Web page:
Supercharged by Google and Facebook, a flood of fake news stories touting get-rich-quick schemes are funneling hopeful Bitcoin investors toward dubious brokers and organized criminals.
- Fake cryptocurrency trading software is being used to harvest the contact details of potential customers for unscrupulous investment brokers.
- A London-based company used fake celebrity endorsements from famous faces like singer Adele and Manchester United footballer Marcus Rashford to direct investors to brokers, some of which are offshore and subject to official U.K. warnings.
- Ads Inc, a San Diego-based tech firm that urged its staff to “do good things,” made huge profits pushing thousands of ads promoting fake cryptocurrency investment platforms.
- While Facebook says it is cracking down on these ads, reporters have discovered that the social media giant remains awash with them.
- Google, which has so far endured less criticism than Facebook for its role in pushing these ads, has taken tens of millions of dollars this year from questionable brokers and investment review websites.
Ingrid Hernvall was scrolling through Facebook when she saw exciting news.
It was a story — laid out just like an article in a proper newspaper — featuring two of Sweden’s biggest television personalities. The two men spoke of a fantastic new Bitcoin investment opportunity that was almost certain to make you rich.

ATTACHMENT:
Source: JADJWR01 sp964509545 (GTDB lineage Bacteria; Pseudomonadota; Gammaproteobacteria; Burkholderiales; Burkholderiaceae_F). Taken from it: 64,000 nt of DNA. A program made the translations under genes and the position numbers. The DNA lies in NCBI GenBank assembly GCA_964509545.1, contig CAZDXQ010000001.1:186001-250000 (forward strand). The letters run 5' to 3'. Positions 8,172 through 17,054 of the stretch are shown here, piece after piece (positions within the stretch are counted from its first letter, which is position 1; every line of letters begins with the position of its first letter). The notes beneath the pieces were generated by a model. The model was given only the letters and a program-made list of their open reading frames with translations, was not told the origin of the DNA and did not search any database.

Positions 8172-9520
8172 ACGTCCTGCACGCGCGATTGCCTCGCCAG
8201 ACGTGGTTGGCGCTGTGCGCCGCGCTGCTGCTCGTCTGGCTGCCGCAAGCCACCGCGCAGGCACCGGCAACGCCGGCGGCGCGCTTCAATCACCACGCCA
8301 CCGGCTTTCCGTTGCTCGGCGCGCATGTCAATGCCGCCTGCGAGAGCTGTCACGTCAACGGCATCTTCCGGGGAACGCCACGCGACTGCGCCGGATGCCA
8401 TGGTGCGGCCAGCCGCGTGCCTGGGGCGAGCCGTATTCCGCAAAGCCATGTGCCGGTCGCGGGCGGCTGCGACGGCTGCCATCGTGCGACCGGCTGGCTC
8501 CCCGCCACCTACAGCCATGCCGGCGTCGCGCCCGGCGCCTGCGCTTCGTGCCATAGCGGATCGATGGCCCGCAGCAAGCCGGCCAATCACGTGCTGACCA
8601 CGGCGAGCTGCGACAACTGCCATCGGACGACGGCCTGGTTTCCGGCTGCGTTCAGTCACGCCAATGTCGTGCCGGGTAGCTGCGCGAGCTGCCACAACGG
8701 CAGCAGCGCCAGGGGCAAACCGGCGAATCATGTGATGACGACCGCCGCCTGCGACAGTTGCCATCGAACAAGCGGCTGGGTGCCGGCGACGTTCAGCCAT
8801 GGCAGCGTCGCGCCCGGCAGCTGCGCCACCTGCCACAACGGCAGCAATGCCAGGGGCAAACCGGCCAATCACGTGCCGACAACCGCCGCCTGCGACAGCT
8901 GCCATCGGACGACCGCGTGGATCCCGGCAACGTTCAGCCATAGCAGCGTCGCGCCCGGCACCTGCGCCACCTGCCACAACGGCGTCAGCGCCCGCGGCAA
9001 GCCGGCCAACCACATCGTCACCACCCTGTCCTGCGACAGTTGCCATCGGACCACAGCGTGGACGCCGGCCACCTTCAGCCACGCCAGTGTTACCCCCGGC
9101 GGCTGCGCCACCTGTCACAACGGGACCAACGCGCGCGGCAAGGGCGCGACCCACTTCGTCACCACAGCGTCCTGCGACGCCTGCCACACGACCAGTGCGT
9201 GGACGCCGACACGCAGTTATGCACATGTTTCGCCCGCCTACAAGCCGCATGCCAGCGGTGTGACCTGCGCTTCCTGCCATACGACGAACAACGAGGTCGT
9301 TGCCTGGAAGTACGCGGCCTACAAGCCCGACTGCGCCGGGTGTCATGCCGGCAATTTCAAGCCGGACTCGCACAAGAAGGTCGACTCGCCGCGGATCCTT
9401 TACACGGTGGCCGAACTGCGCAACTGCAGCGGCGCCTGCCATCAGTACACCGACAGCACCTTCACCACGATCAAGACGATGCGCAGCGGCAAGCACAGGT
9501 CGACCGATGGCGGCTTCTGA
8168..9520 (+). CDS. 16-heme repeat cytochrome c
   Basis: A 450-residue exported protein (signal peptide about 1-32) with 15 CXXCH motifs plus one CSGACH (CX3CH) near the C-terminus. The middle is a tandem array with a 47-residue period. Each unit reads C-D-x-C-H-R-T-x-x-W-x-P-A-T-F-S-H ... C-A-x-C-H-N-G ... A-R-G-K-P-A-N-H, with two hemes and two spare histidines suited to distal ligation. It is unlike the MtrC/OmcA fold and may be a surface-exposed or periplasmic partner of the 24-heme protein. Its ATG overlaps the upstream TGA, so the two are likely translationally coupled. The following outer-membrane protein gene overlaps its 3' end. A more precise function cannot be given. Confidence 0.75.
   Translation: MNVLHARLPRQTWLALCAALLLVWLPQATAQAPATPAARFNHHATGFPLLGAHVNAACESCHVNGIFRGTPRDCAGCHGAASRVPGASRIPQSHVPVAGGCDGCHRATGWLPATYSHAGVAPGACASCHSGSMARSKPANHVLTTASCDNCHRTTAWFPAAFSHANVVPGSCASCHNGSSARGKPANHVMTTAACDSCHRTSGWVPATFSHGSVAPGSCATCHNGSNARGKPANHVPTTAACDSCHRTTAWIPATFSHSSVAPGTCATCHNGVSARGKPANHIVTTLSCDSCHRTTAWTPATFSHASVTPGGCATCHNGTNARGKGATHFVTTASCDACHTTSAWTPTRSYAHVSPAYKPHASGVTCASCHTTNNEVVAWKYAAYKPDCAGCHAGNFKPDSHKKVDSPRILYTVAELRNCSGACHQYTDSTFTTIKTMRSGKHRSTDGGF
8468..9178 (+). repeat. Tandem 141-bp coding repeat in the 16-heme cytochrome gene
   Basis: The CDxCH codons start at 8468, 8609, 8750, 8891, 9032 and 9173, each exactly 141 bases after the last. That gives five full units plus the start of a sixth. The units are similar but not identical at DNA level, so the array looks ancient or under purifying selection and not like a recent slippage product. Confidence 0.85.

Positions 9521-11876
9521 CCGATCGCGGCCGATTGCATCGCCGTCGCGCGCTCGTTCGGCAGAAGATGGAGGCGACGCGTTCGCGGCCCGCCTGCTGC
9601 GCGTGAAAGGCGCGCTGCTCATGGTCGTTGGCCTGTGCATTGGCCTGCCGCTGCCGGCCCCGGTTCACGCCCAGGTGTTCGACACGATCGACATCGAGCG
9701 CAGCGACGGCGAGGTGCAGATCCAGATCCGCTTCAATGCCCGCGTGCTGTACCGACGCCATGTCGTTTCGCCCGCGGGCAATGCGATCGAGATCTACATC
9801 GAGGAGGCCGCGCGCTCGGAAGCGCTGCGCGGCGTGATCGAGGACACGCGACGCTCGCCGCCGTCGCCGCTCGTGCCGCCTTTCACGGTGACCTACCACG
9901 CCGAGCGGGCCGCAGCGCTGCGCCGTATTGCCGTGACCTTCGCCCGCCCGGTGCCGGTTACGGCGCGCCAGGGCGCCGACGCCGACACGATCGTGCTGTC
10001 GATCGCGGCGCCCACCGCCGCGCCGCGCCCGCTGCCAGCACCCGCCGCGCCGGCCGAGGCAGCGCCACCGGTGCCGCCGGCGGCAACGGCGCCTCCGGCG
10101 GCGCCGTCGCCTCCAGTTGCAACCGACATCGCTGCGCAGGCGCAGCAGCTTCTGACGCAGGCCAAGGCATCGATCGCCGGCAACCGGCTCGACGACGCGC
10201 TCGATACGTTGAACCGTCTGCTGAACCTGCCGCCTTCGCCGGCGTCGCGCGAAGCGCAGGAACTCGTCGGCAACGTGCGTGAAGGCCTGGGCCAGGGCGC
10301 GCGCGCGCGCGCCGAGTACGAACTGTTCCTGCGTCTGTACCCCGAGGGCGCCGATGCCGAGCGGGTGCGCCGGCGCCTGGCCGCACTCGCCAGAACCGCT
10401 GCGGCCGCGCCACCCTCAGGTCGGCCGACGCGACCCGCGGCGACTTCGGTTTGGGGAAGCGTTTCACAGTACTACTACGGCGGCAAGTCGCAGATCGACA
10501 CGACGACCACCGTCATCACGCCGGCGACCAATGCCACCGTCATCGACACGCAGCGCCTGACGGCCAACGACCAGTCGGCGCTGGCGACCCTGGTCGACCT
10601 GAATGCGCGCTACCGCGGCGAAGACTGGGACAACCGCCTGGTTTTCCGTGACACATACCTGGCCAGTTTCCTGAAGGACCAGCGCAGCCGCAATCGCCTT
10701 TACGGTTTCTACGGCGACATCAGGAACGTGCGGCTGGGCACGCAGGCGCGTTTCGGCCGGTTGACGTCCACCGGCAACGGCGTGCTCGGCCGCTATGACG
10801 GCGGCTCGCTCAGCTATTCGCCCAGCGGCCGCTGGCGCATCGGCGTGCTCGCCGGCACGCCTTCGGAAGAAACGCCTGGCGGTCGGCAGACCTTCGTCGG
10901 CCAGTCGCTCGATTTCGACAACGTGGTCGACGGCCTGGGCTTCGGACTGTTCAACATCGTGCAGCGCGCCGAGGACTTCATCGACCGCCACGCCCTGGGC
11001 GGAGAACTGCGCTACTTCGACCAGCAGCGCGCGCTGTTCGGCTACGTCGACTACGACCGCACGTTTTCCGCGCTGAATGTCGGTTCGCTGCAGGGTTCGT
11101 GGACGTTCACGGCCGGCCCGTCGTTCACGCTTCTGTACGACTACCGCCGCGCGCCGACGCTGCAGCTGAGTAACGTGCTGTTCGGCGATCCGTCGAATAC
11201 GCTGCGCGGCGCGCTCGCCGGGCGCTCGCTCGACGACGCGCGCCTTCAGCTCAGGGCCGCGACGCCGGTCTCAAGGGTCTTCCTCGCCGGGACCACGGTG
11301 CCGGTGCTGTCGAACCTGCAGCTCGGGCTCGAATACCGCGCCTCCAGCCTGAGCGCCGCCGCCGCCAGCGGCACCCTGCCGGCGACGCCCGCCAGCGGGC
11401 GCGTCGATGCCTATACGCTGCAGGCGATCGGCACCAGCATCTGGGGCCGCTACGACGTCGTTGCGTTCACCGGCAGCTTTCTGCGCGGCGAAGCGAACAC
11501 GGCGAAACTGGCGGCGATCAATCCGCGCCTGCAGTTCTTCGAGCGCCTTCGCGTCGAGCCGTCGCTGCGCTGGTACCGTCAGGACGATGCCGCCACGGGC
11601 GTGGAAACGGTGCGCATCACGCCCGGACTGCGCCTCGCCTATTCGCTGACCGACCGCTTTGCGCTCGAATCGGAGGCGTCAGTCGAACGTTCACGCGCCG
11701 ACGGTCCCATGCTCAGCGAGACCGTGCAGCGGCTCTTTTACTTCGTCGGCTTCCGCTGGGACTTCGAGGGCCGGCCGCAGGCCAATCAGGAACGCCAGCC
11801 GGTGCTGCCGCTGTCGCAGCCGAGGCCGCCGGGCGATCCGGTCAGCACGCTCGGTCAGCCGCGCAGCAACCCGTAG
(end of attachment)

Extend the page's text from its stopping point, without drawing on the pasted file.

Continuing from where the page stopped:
Her daughter had seen the same “article.” Both women trusted the TV stars, Fredrik Skavlan and Filip Hammar, and were intrigued by the prospect of making so much money. Hernvall, 57, is a ceramic artist in Stockholm, while her daughter had spent long stretches out of work due to illness.
When her daughter clicked through and quickly started to make money — at least virtually — Hernvall was convinced. She took the plunge and invested the proceeds of the sale of her house, which represented her life’s savings.
It took her four months to realize she’d been duped. By then, she had lost over US$300,000.
The “news story” she’d seen was one among hundreds of thousands of fabricated advertorials claiming celebrity endorsements of get-rich-quick schemes that do not exist.
Those drawn in by the familiar faces and promises of wealth are redirected to brokers. Some of these are licensed, but many are questionable, and in some cases they are downright criminal, harassing their victims until they agree to pay up.
This is what happened to Hernvall. Entering her contact information on a website earned her a call from a smooth-talking salesman, who kept insisting the story about Bitcoin was true and she’d…